Darden Restaurants (NYSE:DRI) will release its quarterly report on Friday, and expectations among investors aren't all that high. Yet even if Darden earnings fall from last year's levels, the longer-term question is how well the company can adapt to changing conditions in the casual-dining industry.

Darden is the name behind some of the most popular sit-down restaurant chains in the U.S., including Olive Garden, Red Lobster, and LongHorn Steakhouse. After having suffered during the recession as diners sought lower-cost options, Darden has stood to benefit from improving economic conditions. Yet strong competition has also held the company back. Let's take an early look at what's been happening with Darden over the past quarter and what we're likely to see in its report.

Stats on Darden

Analyst EPS Estimate

$0.70

Change From Year-Ago EPS

(17.6%)

Revenue Estimate

$2.20 billion

Change From Year-Ago Revenue

8%

Earnings Beats in Past 4 Quarters

2

Source: Yahoo! Finance.

Will Darden earnings feed shareholders better this quarter?
Analysts have been increasingly pessimistic in recent months about Darden earnings prospects, cutting their August-quarter estimates by $0.12 per share and their full-year fiscal 2014 projections by $0.20 per share. The stock has fallen in concert, posting a 5% decline since mid-June.

Much of that decline came after the company announced May-quarter results. The Olive Garden and Red Lobster chains saw rising traffic counts for the first time in six months, helping to recover from an ugly winter that included both rising taxes and higher gas costs. But more broadly, profits fell 12% for the quarter despite 11% higher overall sales and positive same-restaurant sales figures at all three of its major segments.

The rise of the fast-casual segment has also struck hard at Darden's core business. Chipotle Mexican Grill (NYSE:CMG) helped pioneer the segment, producing huge growth rates as customers were content to accept a limited menu of high-quality offerings in exchange for greater convenience. Similarly, Panera Bread (NASDAQ:PNRA) has been expanding its food menu with dishes like pasta, hitting directly at Olive Garden's spaghetti-and-breadsticks focus. More recently, a wave of newly public restaurant chains has flooded the stock market, each with high aspirations to spread and expand their presence beyond their currently limited scope. Darden isn't the only company to feel the pinch, as rival Chili's operator Brinker (NYSE:EAT) has also seen lackluster comps and earnings and revenue growth. Darden's full-service restaurants will have to demonstrate an ability to provide exceptional service and quality to match up with these new competitors.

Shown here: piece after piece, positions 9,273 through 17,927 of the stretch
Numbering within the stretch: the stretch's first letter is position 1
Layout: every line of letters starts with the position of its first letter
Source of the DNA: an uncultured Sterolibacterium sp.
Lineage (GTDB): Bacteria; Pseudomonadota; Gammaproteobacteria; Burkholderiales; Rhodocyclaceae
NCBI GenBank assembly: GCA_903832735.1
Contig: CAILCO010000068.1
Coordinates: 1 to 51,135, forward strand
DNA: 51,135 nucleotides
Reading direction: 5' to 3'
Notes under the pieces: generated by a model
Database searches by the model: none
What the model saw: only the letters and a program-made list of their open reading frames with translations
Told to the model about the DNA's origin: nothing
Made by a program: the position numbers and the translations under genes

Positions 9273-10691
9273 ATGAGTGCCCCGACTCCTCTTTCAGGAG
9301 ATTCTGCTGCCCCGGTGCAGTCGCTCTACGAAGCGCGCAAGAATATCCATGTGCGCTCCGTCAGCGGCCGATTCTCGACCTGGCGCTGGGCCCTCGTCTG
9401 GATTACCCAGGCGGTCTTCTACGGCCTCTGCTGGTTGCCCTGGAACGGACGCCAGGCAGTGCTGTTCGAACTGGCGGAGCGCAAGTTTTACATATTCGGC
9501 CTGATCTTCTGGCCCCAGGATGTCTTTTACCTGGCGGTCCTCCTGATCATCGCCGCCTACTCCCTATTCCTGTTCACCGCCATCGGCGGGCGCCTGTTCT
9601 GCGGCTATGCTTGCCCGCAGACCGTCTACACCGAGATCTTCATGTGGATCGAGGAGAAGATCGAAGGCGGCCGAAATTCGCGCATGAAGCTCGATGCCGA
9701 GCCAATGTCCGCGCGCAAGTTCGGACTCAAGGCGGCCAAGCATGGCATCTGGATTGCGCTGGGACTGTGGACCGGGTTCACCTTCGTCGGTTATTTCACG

The real question facing Darden, though, is whether consumers will embrace the full-service dining experience once the economy improves enough to let them take advantage of it. In addition to their speed, Panera and Chipotle have the benefit of counter service that avoids add-on costs like tipping. If consumers get used to the benefits of their frugality, they might not switch back even when their wallets get thicker.

In the Darden earnings report, watch to see how well the company is able to sustain positive trends from its biggest brands. If Olive Garden and Red Lobster start to deteriorate again, it could spell big trouble for Darden's future.

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Fool contributor Dan Caplinger has no position in any stocks mentioned. You can follow him on Twitter: @DanCaplinger. The Motley Fool recommends Chipotle Mexican Grill and Panera Bread and owns shares of Chipotle Mexican Grill, Darden Restaurants, and Panera Bread. Try any of our Foolish newsletter services free for 30 days. We Fools don't all hold the same opinions, but we all believe that considering a diverse range of insights makes us better investors. The Motley Fool has a disclosure policy.